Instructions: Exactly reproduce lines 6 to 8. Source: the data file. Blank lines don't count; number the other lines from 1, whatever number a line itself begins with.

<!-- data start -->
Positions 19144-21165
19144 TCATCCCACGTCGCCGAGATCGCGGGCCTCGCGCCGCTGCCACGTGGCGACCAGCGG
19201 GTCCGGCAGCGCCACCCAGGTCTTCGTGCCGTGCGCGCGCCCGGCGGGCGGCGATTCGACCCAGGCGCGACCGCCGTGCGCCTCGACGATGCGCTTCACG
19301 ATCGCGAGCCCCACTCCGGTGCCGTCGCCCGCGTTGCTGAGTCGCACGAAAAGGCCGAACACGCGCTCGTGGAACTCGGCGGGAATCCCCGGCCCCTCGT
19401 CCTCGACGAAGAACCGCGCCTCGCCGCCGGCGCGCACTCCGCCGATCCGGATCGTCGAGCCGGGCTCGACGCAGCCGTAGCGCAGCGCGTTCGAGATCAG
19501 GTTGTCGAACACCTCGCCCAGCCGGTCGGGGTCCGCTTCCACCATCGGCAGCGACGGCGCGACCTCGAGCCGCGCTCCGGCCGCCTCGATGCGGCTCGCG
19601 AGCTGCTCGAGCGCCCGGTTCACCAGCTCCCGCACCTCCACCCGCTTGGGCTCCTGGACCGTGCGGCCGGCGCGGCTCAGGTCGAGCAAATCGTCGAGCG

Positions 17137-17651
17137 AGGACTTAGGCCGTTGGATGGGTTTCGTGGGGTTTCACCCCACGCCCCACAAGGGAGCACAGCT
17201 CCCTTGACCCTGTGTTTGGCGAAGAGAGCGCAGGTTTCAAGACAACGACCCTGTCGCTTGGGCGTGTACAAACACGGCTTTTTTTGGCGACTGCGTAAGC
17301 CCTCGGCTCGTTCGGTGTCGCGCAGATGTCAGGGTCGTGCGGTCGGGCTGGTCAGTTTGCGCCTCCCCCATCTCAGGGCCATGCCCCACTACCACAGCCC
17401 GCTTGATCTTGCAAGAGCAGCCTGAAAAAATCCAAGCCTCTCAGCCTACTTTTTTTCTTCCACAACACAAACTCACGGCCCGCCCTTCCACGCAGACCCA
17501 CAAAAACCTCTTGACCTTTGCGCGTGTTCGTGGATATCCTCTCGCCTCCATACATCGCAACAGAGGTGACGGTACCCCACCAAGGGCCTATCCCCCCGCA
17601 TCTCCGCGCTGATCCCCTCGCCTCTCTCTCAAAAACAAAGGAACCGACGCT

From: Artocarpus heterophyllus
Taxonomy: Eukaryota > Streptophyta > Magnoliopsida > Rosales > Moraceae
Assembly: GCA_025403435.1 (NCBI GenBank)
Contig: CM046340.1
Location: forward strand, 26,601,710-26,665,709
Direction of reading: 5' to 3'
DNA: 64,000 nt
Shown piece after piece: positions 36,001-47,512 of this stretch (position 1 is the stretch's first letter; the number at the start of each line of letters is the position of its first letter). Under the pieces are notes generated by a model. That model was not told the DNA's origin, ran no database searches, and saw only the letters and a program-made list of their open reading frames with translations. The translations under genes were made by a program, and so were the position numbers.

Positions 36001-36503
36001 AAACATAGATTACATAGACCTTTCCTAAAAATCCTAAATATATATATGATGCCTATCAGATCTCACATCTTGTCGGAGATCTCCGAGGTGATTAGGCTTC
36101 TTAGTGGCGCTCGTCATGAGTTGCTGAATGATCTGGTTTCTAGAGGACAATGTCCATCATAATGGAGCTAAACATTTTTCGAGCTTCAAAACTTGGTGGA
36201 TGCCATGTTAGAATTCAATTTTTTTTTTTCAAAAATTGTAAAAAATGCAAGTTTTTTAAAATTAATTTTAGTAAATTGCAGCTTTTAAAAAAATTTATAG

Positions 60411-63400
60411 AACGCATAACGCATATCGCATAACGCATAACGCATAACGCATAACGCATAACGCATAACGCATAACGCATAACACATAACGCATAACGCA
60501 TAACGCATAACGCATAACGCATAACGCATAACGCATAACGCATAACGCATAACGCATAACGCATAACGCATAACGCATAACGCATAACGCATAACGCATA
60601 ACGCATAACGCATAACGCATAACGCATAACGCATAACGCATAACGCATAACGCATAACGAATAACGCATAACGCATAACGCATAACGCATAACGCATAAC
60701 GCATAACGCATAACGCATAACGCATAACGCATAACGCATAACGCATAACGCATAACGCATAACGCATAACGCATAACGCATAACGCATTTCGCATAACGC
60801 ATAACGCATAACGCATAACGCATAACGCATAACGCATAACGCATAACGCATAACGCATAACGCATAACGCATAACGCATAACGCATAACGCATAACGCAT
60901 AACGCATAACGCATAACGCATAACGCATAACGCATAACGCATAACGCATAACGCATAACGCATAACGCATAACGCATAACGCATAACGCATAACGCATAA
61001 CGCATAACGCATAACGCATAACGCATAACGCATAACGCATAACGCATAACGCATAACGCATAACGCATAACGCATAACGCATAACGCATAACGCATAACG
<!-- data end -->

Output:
19501 GTTGTCGAACACCTCGCCCAGCCGGTCGGGGTCCGCTTCCACCATCGGCAGCGACGGCGCGACCTCGAGCCGCGCTCCGGCCGCCTCGATGCGGCTCGCG
19601 AGCTGCTCGAGCGCCCGGTTCACCAGCTCCCGCACCTCCACCCGCTTGGGCTCCTGGACCGTGCGGCCGGCGCGGCTCAGGTCGAGCAAATCGTCGAGCG

Positions 17137-17651